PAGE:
By now, everyone has heard about Rumsfeldâ€™s memo. It was leaked to the New York Times supposedly without Rumsfeldâ€™s knowledge. It makes the case that Rumsfeld was just about to make major changes in Iraq because he could see that the strategy wasfailing and hadcreateda disaster.
Everything about the memo reeks of deception. In fact, the Times even admits that, â€œRumsfeld may have been trying to shape the coming discussion and present himself as open to â€˜changeâ€™â€.
Because, according to the article, â€œPresident Bush interviewed Texas A&M University President Robert Gates as a potential successor to Rumsfeld a day before the midterm elections.â€
Do you think that Rummy, who controls 80% of the US intelligence budget and listens in to the conversations of Quakers, antiwar protestors, and other unsuspecting citizens knew that he was going to be canned?
You bet he did. And now heâ€™s rewriting history to cast himself as a flexible andopen-minded military leader who could change course when the situation warranted. Itâ€™s just another way of patching together a legacy before tottering off into retirement.
Nothing Rumsfeld says can be trusted. He spies on Americansâ€™ phone calls, computers, medical records, bank records and groups. He has been a stanch supporter of planting propaganda in newspapers and TV. He introduced a program that created a â€œrapid responseâ€ team to rebut information that is critical of US foreign policy appearing on blogs, web-sites and letters to the editor. He controlled the flow of information coming out of Iraq and managed to silence many of the warâ€™s critics. He developed a plan for â€œTotal Information Awarenessâ€ that is designed to control everything that the public sees and hears from cradle to grave.
Now he is trying to write his own legacy. It is just another in a long list of deceptions; a smokescreen created to conceal his responsibility in the deaths of hundreds of thousands of people.
The memo states that Rumsfeld was planning to make major adjustments and that â€œClearly, what US forces are currently doing in Iraq is not working well enough or fast enoughâ€. But â€œwhat US forces were doingâ€ was exactly what Rumsfeld told them to do; nothing more, nothing less.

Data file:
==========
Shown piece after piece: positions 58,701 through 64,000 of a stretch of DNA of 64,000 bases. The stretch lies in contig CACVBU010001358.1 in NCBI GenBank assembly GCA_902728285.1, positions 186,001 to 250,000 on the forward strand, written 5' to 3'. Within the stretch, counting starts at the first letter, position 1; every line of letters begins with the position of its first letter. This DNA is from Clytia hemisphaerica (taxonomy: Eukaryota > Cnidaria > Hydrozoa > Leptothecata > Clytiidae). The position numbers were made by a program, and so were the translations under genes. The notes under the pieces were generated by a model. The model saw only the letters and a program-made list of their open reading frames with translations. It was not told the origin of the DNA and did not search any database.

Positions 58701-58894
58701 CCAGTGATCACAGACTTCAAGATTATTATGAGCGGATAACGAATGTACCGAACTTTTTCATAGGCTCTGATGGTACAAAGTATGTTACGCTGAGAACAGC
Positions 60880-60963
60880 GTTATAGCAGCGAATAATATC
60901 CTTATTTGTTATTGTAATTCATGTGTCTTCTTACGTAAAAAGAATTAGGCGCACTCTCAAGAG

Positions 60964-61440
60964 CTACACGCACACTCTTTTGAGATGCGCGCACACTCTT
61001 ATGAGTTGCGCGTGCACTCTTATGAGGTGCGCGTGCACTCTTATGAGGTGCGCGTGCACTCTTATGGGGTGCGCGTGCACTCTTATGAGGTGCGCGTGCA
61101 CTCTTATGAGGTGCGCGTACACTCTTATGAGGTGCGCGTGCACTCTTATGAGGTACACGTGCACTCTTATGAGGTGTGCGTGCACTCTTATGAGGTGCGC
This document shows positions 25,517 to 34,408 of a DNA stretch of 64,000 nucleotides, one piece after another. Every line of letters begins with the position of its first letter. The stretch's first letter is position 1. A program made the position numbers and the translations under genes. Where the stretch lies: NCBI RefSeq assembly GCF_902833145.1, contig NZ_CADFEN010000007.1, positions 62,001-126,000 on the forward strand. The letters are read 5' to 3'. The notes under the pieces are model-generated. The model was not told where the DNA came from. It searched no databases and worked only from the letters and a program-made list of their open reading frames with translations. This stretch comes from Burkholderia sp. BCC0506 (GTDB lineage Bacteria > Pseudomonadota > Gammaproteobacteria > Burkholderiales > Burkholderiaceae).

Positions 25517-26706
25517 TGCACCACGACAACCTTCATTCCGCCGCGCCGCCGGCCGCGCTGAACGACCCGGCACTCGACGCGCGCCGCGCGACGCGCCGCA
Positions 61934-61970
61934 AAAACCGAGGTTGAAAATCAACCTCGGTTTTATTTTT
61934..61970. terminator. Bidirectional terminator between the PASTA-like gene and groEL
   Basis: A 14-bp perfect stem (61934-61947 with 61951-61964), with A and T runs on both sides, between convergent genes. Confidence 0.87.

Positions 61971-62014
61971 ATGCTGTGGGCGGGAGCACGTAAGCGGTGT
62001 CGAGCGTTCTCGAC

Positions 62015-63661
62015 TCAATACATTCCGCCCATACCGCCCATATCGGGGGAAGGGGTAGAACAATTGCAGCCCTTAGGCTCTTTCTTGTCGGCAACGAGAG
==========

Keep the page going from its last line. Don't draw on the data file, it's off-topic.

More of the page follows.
When he told them to bomb Falluja to the ground, they followed his orders; and when they tortured and stacked naked prisoners on top of each other, they followed his orders. And, when they trained the Shiite death squads to kill and maim Sunni suspects, they followed his orders.
Every major decision in 4 years of conflict bears Rumsfeldâ€™s imprimatur. Itâ€™s his policy; itâ€™s his war. If Rumsfeld continued as Secretary of Defense, then nothing would change, because he has absolute confidence in violence and deception as the two main instruments for political transformation.
Rumsfeldâ€™s memo is great reading for fiction-lovers. It provides a revealing snapshot of a leader who carefully considered every alternative before making a decision. Itâ€™s a stark contrast to the intractable narcissist who ignored his advisors and bullied his generals. But, like I said, itâ€™s great fiction.
Excerpt: â€œAnnounce that no matter whatever new approach the US decides on, the US is doing on a â€˜trial basisâ€™. This will give us the ability to readjust and move to another course, and therefore not â€˜loseâ€™â€.
In other words, keep moving the goalposts while people die and the public will never catch on.
That's a whole newtake on cynicism.
Rumsfeld has enjoyed his 6-year tenure as Sec-Def. He probably thought it would never end. Now what he needs is a good biographer, like Bob Woodward, who can invent a story about his exploits fighting â€œradical Islamâ€™sâ€ attack on the â€œland of the free and the home of the braveâ€. No doubt, thereâ€™ll be a photo of the square-jawed Rummy plastered atop the muscled torso of Favio staving off the swarthy Middle Eastern malesâ€™ with his trusty DOD-issue scimitar.
The memo is just more gibberish; the empty dissembling of a con-man trying to hoodwink the public before scuttling off into political oblivion.
Donâ€™t let the door hit you on the way out, Don.